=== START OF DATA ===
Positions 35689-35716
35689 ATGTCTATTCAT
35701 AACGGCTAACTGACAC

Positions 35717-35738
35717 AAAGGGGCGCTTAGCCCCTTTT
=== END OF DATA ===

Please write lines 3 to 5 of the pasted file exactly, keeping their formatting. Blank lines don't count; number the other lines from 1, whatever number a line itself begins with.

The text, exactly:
35701 AACGGCTAACTGACAC

Positions 35717-35738
35717 AAAGGGGCGCTTAGCCCCTTTT